Flaw In Visa’s Contactless Card Lets Anyone Charge It Upto $999,999

A potential flaw has been unravelled in Visa credit cards that could open up scope for a huge number of credit card frauds, in some cases do not even require stealing the card.

Convenience turns flaw

As a way of speeding up transactions, Visa allows its users to bypass the step of entering their PINs when making a transactions of amounts $20 or less.Researchers from Newcastle University have discovered serious flaw in this process . They discovered that this amount could be increased simply by converting the currency into a foreign one (GBP to USD or EURO). All an attacker needs to do is set up a rogue PoS (Point of sale) terminal.

“Once a ‘rogue POS terminal’ has been set up – either on a mobile phone or a system similar to those placed illegally on ATM machines – the criminal inputs the amount they want to transfer,” it has been explained.

The Process

The flaw utilises the fact that all validations and security authentications carried out locally on the card chip itself. So if one is able to forge the verifications here, then the system will not raise any flags when the transactions goes through it. All you need to do, is set up the rogue terminal on your mobile phone and then swipe someone’s credit card when they aren’t looking. Only caution to be taken here, is that the amount need to be specified in advance. In the tests conducted by the security researchers, it took less than a second for the transaction to be approved noted lead researcher Martin Emms.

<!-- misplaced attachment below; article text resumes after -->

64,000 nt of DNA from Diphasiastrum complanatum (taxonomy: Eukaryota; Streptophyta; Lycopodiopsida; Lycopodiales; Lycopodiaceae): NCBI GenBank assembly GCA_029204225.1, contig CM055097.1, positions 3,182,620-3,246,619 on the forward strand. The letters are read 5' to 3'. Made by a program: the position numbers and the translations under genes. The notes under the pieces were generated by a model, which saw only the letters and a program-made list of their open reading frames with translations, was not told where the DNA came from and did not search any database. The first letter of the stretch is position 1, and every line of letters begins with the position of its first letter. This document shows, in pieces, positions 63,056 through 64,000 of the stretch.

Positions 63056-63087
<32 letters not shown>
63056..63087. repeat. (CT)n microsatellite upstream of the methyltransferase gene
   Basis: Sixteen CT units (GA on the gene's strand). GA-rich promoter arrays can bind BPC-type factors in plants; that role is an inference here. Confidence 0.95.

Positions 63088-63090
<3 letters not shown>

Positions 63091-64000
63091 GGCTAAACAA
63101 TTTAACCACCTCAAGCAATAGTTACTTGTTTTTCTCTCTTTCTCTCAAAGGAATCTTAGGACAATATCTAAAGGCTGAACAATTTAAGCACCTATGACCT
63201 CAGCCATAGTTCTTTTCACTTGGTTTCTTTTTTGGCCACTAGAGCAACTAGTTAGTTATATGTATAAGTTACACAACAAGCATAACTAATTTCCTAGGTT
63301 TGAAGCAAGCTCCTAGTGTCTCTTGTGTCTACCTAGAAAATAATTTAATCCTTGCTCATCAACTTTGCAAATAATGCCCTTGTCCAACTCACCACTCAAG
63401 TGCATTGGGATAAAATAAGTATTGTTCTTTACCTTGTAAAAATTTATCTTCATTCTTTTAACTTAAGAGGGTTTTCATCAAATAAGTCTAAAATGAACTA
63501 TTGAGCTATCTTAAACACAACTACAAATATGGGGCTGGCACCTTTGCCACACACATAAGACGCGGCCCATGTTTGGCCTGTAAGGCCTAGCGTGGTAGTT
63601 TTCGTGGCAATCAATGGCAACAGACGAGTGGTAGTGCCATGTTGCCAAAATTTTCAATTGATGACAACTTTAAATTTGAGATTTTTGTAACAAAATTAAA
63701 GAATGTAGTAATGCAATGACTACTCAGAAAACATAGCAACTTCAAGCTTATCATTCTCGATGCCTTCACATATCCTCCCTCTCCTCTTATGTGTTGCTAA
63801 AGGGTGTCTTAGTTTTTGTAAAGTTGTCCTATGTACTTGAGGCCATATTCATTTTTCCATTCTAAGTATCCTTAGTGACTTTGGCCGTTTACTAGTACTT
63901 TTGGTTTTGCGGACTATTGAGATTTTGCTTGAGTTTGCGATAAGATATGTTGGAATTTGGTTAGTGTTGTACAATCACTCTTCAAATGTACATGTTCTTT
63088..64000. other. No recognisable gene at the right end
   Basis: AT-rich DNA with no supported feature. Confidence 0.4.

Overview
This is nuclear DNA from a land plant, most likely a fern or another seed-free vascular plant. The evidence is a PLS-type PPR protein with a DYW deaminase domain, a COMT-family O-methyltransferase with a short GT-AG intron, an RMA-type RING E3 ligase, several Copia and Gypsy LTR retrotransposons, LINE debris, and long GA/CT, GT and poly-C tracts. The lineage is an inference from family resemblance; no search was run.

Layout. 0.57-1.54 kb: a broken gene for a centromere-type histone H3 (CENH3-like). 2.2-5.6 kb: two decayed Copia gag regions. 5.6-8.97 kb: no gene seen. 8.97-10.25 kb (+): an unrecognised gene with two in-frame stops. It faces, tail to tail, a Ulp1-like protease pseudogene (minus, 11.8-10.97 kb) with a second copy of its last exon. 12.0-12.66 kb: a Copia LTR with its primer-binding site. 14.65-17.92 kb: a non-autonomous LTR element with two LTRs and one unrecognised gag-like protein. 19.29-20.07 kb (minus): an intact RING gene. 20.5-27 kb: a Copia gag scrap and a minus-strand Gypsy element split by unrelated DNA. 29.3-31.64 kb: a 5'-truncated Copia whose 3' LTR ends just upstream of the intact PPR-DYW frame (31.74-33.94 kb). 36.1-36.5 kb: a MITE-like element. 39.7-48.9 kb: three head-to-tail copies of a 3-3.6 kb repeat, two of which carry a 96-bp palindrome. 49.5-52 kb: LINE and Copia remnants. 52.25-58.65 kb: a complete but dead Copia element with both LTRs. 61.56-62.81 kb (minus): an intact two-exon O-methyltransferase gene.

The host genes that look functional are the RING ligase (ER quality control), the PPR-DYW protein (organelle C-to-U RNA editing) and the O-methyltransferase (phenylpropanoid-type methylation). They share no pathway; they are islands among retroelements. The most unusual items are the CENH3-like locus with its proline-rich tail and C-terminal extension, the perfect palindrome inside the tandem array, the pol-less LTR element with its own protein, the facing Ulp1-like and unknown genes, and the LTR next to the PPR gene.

Visa’s response

Visa has said in a statement that they aren’t bothered about this flaw since the researchers have only taken into account the step of swiping the card. They haven’t put to test any of the safeguards that Visa uses that aren’t brought to play at all in this flaw. Visa seems to right here, as the researchers  have admitted as much, admitting that they haven’t put the whole Visa payment and authentication system to test.

But they stand firm that this is a major flaw detected and demonstrated the flaw in a video on BBC.  At the ACM Conference on Computer and Communications Security, which is going on this week in Arizona, the team explained how it’s easy to set up a point-of-sale terminal using a phone, then create a transaction of up to $999,999.99. Crucially, the payment amount must be requested in foreign currency, otherwise the £20 limit will kick in. Here’s a video of the lead author, Martin Emms, demonstrating the hack for the BBC.

Resource : Newcastle University Research